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Pulpits of wrath

By Vaneisa Baksh

“I am T&T,” proclaims Wendell Manwarren patriotically in the State advertisement touting the glorious attributes of this culture that celebrates and cherishes its diversity. Manwarren has become the chivalrous poster boy exhorting us to respect each other; stop discrimination and embrace our differences and creativity. One of our truly exemplary citizens, his grace, talent and intelligence feed the artistic excellence that is his hallmark, and hearing him on any forum always reaffirms my esteem.
Like him, as I have grown older, and perhaps more mea­sured, I have tried to temper my responses to the increasingly boorish and intolerant behaviours that hold sway in this place we call home. I work hard at understanding the reasons. It often leads to a bleaker place, because once you begin to apprehend the complexity and history; you would have to have super optimism not to concede that we’ve gone too far already.
As the pulpits of wrath renewed their onslaught of condemnation for homosexuality, I couldn’t help but be struck by the scantily clad bigotry that parades itself as a traditional mas. It shouldn’t really have been so remarkable; the most appalling and barbaric acts of humankind throughout the ages have emanated from rigid arms of self-righteousness. The eye for the eye has found far more favour than turning the cheek, and creativity has flavoured the quest to destroy human flesh and mind. Feed them to lions; bury them in sand and let the ants take them; stone them; behead them; hang them high; strap on a bomb belt and go shopping; hell, go to war.
If you don’t share my beliefs, then I have the right to stop you dead in your tracks.
It is intolerance. And you know what, Wendell? It is the hideous opposite of one of this country’s little trio of discarded watchwords. And I think this is now our T&T. I was reluctant to say now our T&T because I am not sure we were really different in the past—there is a lot more space for ventilation of views and thus we unearth more of once submerged feelings and ideas.
But I’ve seen many of the comments on the question of decriminalisation of homosexuality. At first, I could not believe that we actually had to discuss it. As a people have we really become so cluttered with mean-spirited bigot­ry that we have lost sight of the simple fact that this is about human rights?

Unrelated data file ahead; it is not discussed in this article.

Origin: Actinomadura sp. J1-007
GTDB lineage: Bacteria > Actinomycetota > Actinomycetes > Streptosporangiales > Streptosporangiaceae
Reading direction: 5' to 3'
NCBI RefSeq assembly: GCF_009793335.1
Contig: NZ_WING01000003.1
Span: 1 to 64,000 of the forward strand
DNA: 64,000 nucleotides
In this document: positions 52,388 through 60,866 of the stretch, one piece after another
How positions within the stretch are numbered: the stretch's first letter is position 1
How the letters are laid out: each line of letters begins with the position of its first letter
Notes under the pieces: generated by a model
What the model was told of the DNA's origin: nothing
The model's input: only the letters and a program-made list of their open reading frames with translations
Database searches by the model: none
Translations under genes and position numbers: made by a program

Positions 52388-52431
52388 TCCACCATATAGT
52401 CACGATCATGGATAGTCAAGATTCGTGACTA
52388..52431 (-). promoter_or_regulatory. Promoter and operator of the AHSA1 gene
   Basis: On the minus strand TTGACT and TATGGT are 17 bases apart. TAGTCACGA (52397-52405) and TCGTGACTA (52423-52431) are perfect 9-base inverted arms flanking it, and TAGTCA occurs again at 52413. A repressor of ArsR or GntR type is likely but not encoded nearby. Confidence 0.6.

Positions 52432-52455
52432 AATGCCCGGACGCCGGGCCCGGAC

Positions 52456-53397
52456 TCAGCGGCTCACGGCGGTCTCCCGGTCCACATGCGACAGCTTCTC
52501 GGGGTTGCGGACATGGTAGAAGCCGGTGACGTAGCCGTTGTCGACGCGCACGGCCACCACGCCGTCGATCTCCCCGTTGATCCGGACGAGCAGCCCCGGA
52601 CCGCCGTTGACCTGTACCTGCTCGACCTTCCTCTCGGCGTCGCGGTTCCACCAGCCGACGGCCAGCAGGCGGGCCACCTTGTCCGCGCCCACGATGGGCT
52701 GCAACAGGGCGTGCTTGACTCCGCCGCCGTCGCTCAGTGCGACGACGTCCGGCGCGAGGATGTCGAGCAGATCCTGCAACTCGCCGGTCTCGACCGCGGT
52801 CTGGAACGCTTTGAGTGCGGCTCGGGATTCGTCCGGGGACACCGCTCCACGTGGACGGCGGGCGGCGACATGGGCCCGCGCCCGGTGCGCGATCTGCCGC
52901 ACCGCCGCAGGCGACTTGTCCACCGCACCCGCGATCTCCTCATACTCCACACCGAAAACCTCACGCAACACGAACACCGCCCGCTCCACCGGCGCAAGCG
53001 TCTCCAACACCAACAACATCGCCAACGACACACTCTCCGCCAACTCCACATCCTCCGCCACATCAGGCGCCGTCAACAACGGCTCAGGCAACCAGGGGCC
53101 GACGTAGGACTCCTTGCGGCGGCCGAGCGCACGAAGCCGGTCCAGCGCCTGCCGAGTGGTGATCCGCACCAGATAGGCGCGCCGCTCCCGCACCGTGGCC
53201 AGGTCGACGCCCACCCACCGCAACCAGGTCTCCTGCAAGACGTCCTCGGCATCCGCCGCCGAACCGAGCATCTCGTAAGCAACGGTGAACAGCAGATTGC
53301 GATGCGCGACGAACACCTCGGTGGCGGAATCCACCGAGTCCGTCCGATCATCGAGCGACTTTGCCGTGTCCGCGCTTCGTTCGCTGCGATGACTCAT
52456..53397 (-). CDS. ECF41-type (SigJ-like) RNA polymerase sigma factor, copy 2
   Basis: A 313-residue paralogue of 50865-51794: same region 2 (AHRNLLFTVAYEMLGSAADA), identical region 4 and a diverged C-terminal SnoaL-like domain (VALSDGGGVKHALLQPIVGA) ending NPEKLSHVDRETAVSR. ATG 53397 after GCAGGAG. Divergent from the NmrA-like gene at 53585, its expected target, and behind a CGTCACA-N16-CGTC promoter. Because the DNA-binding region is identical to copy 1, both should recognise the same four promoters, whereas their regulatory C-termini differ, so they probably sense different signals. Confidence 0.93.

The country’s constitution declares that “without discrimination by reason of race, origin, colour, religion or sex”, certain fundamental human rights and freedoms exist, and they include “the right of the individual to equality before the law and the protection of the law” and “the right of the individual to respect for his private and family life”.

Archaic laws have made homosexuality a criminal offence, but by now we should have matured enough to do away with them because at many levels they have created more pain, suffering and misunderstanding, and destroyed far more lives than they could possibly have saved.
When you have religious lea­ders talking about “these people” as “oddities”, and others talking about them deserving to be “chopped down” and the kettle-coloured Catholic church pussyfooting around with statements that acknowledge they are humans too but should curb their impulses, you know it causes so much disquiet precisely because it is so intertwined with religious dogma.
The thing is; it ought not to have anything to do with religious beliefs. Not as far as the law goes. It is about rights. Legal head at the Equal Opportunities Commission (EOC) Narendra Lalbeharry was quoted in this newspaper as saying that although the Equal Opportunities Act does not deal with gay rights, it did not mean they were opposed to it.

“In fact, it was part of the whole concept of equal opportunity and if Trinidad and Tobago is to follow other countries, as they have done by setting up an EOC... I think a first step could be actually amending our Equal Opportunity Act to at least provide some kind of protection (for the GLBT community),” he reportedly said.
Amending the law is just one aspect of making things right. It goes far deeper. I have known too many people whose lives were reduced to loveless darkness because their families rejected them, and they were afraid of a disapproving society. I’ve seen young people subjected to cruel bullying at school; self-esteem fall away; depression take root—stigmatisation has deep and brutal effects.
In response to these negative reactions, lives can veer off unexpectedly and unhappily, and be lost.
The same people who would argue for their right to twirl beads, ring bells and light candles; to wear hijabs and to marry 14-year-olds are the ones who say the most vicious things to deny other citizens their own rights.
What good does it serve? Why are people so unwilling to allow others to live their lives with the same rights they enjoy? If this is what we have learned about celebrating our diversity, then I am sorry, Wendell. You are not T&T.
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